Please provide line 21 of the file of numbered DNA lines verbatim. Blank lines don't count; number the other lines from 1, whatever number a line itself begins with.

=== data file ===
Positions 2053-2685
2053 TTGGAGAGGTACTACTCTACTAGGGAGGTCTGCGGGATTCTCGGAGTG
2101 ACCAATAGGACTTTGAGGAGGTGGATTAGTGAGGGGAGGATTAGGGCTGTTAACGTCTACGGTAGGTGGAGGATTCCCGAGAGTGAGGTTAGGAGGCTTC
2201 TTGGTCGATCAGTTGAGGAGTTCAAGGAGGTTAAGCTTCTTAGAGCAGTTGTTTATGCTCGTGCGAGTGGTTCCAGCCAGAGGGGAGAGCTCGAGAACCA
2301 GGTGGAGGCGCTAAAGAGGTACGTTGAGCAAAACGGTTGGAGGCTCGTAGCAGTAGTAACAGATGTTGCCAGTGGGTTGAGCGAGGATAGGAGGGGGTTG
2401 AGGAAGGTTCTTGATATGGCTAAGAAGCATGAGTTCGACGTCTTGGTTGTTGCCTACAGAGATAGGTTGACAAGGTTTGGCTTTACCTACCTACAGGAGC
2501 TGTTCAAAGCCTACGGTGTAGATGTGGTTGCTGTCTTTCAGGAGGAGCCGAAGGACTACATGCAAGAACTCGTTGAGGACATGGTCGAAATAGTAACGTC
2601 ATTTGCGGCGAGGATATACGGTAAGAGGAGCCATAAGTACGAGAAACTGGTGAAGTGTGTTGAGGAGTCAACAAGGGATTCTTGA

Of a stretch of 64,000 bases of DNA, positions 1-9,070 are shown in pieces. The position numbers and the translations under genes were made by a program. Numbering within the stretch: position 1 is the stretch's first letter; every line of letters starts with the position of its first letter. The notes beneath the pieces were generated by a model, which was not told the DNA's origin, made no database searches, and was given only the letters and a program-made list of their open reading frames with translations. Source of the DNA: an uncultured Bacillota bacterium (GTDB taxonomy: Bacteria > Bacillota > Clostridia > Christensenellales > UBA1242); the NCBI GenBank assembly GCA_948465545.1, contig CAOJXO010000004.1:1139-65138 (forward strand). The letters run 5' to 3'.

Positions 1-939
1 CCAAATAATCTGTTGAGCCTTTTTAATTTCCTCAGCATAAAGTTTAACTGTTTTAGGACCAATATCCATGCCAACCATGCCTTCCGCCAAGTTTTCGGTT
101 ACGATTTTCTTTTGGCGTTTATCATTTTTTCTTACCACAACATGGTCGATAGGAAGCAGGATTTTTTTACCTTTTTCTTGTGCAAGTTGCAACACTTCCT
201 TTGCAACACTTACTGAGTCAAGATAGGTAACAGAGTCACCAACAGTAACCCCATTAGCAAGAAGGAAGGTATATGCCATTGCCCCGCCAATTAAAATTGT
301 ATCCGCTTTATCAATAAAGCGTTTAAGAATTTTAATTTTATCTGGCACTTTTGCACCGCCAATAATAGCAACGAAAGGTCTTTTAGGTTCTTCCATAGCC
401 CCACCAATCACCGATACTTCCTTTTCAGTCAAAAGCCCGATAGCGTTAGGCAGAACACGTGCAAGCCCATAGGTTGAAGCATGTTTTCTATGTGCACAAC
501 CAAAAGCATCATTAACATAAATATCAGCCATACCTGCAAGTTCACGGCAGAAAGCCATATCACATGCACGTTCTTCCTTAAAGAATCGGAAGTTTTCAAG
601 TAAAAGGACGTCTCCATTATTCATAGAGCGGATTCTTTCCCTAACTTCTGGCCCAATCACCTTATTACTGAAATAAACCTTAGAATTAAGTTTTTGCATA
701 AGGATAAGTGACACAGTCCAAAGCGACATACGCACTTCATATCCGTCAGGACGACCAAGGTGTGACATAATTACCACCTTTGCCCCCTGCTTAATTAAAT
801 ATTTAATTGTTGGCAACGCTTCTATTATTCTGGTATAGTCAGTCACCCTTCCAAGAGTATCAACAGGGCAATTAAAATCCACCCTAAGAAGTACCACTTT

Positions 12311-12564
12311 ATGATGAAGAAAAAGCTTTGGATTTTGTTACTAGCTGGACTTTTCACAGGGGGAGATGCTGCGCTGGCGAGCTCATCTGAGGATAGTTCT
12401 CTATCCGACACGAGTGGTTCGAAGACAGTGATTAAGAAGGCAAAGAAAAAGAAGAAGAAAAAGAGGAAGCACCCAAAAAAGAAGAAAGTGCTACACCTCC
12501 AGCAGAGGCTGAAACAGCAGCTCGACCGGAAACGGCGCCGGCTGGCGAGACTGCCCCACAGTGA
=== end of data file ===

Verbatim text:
12311 ATGATGAAGAAAAAGCTTTGGATTTTGTTACTAGCTGGACTTTTCACAGGGGGAGATGCTGCGCTGGCGAGCTCATCTGAGGATAGTTCT